Nomads – I remember loving this early John McTiernan movie when I was a kid. It’s about Pierce Brosnan as a anthropologist tracking nomadic spirits through Los Angeles. I must have been a pretty dumb kid, because the movie’s absolutely awful. The nomadic spirits are punkers, led by Adam Ant, driving a black van and listening to bad 80s music.

One point of interest is that McTiernan uses the same shot here that he would later use in Die Hard for Alan Rickman’s death: an overhead shot of someone falling, in slow motion, down the side of a skyscraper. The bluescreen looks bad, but it’s still a chilling shot.

Dark Blue World – The Czech version of Pearl Harbor. It’s good! Not great, but certainly good! Great production values, some smart air combat stuff, and a decent storyline. Even a good date movie for all you married guys who want to talk the wife into watching a war movie.

Code Unknown – From the German director (Michael Haneke) of a movie called Funny Games which features the most gruelling ten minutes of film I’ve ever seen. Code Unknown is sort of a Pulp Fiction conceit (interconnected stories) that never really comes together. Plus it’s foreign. Mark me down as someone who didn’t really get it.

Hideous Kinky – Reminded me of The Ice Storm in that it’s a subtle look at the insidious side effects of the 60s and 70s on family life. Excellent kid performances. Great use of location (Morocco). Kate Winslet plays the mother of two little girls being dragged around North Africa while she tries to find herself. A lot of the movie is ‘fly on the wall’ stuff, when you’re just watching characters fooling around and being themselves.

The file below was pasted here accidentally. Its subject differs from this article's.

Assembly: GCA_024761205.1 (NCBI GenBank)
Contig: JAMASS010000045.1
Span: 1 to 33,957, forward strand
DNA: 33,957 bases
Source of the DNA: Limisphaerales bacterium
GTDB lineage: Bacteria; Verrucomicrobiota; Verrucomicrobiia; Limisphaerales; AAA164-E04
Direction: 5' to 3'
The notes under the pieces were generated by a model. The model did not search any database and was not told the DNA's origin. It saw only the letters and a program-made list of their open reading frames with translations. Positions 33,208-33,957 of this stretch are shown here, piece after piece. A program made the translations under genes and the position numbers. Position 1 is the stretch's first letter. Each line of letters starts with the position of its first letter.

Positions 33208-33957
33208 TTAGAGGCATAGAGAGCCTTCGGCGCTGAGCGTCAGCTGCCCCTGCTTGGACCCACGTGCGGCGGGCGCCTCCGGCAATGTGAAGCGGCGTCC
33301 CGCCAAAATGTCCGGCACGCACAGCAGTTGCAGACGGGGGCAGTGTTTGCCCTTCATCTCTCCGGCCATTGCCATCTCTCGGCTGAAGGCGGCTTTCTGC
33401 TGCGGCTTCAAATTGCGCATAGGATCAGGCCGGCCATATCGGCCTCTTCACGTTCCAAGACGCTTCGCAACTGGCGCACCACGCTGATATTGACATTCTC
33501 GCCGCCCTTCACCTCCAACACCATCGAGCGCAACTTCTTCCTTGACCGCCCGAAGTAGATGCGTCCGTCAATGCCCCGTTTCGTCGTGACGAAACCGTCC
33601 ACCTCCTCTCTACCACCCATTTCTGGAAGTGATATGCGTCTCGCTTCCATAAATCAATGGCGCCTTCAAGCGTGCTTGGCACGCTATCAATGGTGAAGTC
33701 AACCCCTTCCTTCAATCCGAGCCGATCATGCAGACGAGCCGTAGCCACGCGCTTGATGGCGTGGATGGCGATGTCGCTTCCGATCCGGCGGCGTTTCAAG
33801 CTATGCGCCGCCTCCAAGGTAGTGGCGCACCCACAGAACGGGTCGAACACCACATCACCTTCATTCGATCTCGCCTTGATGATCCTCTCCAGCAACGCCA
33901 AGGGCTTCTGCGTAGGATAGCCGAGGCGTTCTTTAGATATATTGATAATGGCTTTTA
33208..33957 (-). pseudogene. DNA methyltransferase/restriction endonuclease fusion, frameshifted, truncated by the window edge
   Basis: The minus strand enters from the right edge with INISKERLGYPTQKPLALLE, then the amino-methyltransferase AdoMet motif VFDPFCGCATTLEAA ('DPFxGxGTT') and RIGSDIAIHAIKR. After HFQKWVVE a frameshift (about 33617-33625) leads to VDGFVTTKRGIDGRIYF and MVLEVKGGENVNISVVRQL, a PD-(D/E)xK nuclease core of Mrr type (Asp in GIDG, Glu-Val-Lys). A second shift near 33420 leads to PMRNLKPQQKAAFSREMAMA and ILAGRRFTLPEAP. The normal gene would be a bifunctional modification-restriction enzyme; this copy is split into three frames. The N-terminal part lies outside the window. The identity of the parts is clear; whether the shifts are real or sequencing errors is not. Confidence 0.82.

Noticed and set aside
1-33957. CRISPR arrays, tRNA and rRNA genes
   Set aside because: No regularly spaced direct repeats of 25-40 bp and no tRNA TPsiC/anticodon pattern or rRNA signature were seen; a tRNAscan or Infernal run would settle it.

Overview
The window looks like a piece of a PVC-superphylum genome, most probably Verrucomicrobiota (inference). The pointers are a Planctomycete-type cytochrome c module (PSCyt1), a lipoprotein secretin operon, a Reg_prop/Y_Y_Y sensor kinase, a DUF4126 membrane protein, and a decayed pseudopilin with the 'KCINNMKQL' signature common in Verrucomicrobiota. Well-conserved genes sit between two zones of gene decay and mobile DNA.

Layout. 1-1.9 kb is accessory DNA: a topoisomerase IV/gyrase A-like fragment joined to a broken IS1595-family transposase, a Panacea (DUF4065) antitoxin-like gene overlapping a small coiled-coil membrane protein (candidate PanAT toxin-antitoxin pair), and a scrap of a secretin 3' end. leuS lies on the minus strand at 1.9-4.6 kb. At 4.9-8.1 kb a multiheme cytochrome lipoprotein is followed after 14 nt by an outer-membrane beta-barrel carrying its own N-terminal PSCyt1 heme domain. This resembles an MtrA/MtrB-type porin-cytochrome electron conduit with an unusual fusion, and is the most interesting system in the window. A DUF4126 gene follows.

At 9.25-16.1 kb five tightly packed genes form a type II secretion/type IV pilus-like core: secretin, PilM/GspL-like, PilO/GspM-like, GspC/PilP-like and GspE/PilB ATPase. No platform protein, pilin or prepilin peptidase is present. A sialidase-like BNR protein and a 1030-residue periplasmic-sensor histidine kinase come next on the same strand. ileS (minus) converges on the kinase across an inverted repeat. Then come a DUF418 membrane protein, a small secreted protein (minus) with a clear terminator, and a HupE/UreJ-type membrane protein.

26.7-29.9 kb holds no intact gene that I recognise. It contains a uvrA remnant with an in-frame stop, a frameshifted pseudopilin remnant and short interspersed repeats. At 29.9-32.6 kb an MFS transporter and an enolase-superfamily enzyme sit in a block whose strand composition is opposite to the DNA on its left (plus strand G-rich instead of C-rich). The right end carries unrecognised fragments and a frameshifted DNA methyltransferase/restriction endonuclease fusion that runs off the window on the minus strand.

So, Tom, did you ever watch the Godfather 1 and 2? If so, what was your opinion?

And did you ever find a WS version of Once Upon a Time in the West?

Godfathers are still in the queue.

I think there is a widescreen version of Once Upon a Time in the West, but it’s on VHS. I’ll have to grab it a Blockbusters one day.

Actually, I just looked it up. Seems there isn’t a widescreen version of it. I think I’ll wait until it’s showing somewhere here in town.


I’m not trying to be sarcastic here, but I am trying to figure out what “underdirection” means and what a tasteful version would look like as oppossed to a vulgar version.

My guess is that under-direction would be where the camera is relatively stable, moving only when absolutely necessary. The angles are all eye level and ordinary; the depth of field similar to our perception. The performances are restrained and “natural” and the music is supportive, never crowding the dialogue or underlining the emotional point of scene needlessly.

This is just my guess. But if this is right, couldn’t this also be described as routine, banal or unartistic? And if not, why not?

I’ve also heard the reverse, so-and-so never over-directs. I think I might have an idea of what a good director should do or what a bad director should do, I just don’t understand the concept of over- or under- directing.

Ever heard of a song being ‘overengineered’? An actor ‘underperforming’ a role? Granted, these are invented words, but I think they convey the idea that sometimes less is more.